Hamlet is named before he comes on stage; he is named after he is dead. When is he first named and last named?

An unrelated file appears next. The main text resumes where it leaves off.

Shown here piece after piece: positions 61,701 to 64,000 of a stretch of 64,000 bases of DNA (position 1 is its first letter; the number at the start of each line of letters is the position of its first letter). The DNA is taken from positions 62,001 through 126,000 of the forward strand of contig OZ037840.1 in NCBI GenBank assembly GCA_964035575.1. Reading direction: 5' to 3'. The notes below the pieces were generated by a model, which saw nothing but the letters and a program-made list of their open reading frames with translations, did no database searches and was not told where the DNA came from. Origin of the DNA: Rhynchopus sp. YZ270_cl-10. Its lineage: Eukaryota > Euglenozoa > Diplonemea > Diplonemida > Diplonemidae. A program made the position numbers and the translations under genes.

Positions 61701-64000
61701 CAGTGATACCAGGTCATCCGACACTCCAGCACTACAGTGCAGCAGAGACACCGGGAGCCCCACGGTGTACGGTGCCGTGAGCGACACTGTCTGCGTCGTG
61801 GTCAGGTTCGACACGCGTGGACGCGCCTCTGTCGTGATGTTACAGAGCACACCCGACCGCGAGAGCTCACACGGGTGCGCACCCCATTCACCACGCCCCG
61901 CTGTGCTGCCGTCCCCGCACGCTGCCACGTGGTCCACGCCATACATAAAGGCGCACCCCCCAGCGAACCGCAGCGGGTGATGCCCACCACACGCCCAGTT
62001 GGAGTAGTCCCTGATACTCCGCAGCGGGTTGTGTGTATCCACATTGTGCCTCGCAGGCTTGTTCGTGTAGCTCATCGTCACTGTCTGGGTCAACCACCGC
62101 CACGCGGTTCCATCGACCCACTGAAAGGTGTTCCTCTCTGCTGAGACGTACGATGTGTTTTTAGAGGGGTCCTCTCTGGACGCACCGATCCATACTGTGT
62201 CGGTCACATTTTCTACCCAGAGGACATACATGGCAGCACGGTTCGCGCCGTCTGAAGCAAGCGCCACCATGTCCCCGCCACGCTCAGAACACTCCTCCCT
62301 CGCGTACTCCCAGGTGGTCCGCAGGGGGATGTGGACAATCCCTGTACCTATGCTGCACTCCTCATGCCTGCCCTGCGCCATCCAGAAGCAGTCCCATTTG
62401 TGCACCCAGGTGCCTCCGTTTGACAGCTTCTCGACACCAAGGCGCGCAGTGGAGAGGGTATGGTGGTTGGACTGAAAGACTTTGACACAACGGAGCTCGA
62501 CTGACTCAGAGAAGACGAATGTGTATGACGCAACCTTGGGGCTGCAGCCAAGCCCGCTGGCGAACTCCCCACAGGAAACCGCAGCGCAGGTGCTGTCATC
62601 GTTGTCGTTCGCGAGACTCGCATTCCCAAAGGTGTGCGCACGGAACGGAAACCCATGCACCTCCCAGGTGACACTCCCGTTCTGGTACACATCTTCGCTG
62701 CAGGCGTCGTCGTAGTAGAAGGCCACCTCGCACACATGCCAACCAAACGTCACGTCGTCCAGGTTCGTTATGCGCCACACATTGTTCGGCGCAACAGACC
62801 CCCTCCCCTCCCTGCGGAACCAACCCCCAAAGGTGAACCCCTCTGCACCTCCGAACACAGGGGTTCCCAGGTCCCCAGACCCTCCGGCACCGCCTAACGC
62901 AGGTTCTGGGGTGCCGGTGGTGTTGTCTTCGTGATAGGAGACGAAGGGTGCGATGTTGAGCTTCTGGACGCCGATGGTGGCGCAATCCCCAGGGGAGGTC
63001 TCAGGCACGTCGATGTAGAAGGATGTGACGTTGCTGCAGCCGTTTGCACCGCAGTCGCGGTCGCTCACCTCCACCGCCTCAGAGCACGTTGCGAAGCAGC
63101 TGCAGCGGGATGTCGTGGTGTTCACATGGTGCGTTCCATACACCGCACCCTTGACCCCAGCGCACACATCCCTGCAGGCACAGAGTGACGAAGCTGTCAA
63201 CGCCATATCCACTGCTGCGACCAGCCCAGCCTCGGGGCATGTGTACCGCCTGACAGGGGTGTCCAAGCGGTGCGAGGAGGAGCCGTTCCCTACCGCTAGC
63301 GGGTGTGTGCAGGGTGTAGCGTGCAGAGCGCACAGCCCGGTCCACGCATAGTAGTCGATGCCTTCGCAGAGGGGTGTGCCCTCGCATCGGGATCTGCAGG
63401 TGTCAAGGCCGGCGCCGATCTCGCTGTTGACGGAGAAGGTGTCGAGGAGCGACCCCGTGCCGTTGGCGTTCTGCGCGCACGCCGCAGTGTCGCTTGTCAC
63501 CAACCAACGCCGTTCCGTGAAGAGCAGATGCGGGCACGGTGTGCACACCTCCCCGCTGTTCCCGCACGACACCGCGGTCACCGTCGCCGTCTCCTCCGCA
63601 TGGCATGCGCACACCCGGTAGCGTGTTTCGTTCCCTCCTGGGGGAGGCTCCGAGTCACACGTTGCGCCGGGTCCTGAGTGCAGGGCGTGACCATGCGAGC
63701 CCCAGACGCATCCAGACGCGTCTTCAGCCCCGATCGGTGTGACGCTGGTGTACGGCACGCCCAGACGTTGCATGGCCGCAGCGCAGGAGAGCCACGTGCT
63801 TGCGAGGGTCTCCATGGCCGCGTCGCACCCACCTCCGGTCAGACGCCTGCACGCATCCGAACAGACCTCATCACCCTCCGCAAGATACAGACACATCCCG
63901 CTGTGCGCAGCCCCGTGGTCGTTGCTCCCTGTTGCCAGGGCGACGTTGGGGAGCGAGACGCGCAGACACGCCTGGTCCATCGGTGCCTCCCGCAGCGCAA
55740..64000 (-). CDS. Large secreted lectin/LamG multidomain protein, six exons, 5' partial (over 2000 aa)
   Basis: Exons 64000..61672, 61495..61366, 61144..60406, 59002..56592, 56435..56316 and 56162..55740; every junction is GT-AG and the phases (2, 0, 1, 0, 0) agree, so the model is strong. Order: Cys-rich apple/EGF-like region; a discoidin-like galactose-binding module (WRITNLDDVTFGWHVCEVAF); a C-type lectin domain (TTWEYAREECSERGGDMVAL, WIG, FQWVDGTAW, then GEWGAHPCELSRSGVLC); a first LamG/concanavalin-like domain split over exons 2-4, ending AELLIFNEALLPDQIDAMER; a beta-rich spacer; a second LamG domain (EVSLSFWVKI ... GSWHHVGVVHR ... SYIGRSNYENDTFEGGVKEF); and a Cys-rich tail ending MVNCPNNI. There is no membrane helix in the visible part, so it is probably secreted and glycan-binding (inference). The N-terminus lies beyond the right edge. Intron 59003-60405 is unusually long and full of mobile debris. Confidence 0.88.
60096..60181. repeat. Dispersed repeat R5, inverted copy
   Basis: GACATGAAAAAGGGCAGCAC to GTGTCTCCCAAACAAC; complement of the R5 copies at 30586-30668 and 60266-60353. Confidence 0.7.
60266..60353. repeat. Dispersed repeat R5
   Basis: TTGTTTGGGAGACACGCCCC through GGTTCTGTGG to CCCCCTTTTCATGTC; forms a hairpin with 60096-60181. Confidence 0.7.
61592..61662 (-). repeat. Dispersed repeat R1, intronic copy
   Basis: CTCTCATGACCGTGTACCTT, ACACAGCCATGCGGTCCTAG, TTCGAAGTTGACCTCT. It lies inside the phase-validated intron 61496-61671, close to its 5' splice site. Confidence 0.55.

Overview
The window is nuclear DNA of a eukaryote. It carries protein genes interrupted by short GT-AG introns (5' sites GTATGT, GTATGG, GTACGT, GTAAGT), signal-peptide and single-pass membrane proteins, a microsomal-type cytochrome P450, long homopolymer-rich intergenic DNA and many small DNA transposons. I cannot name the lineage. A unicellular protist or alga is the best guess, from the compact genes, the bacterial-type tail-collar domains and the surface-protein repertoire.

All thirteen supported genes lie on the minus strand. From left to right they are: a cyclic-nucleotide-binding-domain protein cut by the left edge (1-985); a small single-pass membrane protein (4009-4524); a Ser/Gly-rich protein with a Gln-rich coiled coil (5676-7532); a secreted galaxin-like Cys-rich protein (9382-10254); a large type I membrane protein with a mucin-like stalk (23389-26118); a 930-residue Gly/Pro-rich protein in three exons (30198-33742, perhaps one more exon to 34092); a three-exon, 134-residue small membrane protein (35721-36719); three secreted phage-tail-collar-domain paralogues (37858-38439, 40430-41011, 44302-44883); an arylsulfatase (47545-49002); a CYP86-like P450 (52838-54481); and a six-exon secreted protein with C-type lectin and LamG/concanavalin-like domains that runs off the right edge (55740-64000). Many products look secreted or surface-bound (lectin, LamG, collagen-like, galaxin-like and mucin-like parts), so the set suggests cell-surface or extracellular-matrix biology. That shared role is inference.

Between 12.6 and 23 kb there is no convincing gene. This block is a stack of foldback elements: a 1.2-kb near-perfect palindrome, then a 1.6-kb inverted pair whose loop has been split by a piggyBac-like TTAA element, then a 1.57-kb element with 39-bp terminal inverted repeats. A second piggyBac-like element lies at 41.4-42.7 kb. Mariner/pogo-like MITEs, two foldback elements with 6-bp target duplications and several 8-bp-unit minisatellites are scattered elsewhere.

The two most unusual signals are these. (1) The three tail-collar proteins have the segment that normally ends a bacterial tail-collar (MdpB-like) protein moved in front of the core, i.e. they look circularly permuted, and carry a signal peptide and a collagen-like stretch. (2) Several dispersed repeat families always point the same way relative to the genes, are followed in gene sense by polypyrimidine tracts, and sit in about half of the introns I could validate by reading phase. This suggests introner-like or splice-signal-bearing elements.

Hamlet, Prince of Denmark (not to be confused with his deceased father, Hamlet, King of Denmark) is first mentioned by name at the end of Act 1, sc. 1, approximately line 176. Horatio, having been summoned by Marcellus to witness the walking of the ghost of the dead King Hamlet, and having seen the ghost for himself, says that they need to go to young Hamlet and let him know what they have seen. Hamlet is last named in the play at the end of Act 5, scene 2, when Fortinbras says his name. Hamlet has been killed in the sword fighting scene because Laertes scratched him with the poisoned tip of his (Laertes) sword. Fortinbras, who, throughout the play, has been gathering forces and preparing to attempt to retake the lands his father lost to King Hamlet, has invaded Denmark. Before he died, young Hamlet told Horatio that Fortinbras has his blessing to take the throne of Denmark, which Fortinbras does. Fortinbras then commands four captains to take up Hamlet's body and give him the kind of honorable and respectful funeral that might be given to a king.